Students who smoke cannabis on a regular basis are 60 per cent less likely to finish school or get a degree, compared with those who avoid the drug, a recent study has shown.
The report, conducted by medical journal, The Lancet, also states that regular users of the drug are up to eight times more likely to use more illicit drugs in later life.
The study coincides with a similar study conducted by the European Commission which found that young people in Ireland are twice as likely to smoke cannabis on a regular basis, with 56 per cent of 15 to 24-year-olds supporting the legalisation of the drug.
The news follows claims by a DCU student that he’s forced to sell up to €5,000 worth of cannabis a year in order to put himself through college, as reported by the Irish Mirror.
Welfare officer of the Union of Students in Ireland, Greg Harkin, was shocked by the claims.
“I would be worried – it’s an illegal drug. It’s bad enough smoking it let alone selling it”, he added.
Opinions on the legalisation of the drug have been mixed with several student groups coming out in both support and against the drug.
Graham DE Barra, secretary of Students for Sensible Drugs Policy (SSDP), says that drugs and alcohol should be considered under the one label.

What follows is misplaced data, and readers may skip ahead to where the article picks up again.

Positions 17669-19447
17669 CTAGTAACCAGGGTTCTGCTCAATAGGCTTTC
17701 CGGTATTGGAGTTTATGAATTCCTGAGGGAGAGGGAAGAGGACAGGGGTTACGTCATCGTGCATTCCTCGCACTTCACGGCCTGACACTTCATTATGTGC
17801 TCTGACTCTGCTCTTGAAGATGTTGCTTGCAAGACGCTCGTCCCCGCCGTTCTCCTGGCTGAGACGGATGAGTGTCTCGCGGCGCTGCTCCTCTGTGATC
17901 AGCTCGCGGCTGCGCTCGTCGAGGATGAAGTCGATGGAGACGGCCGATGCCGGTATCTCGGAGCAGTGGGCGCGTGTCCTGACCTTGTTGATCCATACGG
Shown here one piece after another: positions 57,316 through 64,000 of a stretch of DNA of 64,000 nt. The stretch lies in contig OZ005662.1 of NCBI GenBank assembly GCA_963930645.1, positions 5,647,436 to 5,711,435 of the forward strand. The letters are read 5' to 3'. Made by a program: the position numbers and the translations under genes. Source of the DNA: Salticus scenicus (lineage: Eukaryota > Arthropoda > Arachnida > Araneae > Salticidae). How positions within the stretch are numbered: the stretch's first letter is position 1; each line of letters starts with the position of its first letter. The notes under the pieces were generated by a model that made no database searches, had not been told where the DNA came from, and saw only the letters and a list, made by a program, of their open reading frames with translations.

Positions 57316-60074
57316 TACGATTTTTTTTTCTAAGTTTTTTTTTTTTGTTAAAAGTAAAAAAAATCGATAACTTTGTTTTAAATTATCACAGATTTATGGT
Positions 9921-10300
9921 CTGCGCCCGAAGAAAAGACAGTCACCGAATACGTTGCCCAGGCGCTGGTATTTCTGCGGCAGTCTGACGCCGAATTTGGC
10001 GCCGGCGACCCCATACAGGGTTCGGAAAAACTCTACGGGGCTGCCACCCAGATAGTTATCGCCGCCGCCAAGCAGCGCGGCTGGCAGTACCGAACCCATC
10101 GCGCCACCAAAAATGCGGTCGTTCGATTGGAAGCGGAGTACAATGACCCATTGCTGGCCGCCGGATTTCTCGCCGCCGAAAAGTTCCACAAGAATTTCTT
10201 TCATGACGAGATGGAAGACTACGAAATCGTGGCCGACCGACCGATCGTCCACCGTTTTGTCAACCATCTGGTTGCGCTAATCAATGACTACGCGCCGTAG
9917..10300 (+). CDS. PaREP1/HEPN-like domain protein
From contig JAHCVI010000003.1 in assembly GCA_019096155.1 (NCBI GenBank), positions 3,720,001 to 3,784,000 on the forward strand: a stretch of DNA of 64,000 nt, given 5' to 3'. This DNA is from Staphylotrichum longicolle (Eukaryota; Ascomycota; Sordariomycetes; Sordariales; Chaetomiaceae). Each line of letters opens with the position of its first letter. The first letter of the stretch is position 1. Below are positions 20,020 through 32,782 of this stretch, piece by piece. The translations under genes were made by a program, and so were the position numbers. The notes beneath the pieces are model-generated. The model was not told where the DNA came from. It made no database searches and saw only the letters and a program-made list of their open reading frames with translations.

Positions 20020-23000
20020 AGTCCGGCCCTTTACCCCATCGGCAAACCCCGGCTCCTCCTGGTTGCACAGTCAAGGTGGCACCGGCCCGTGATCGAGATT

“We believe students should not be stigmatised for using drugs. People use alcohol a lot more than cannabis but they’re both categorised as mind-altering drugs,” he continued.
A nationwide survey on students in each major university in ireland, conducted by campus.ie, found that nearly 30 per cent of students have tried the illicit drug.
Marc Emery, an internationally renound cannabis activist, is currently undertaking a tour of Irish universities to kick-start a discussion on the legalisation of the drug.
Mr. Emery, will be joined by his wife, Liberal Party candidate Jodie Emery and will visit NUIG, Trinity College Dublin and UCC.
SSDP has organised the events in Ireland with an “an aim to give a comparative analysis of policy internationally”, according to secretary de Barra.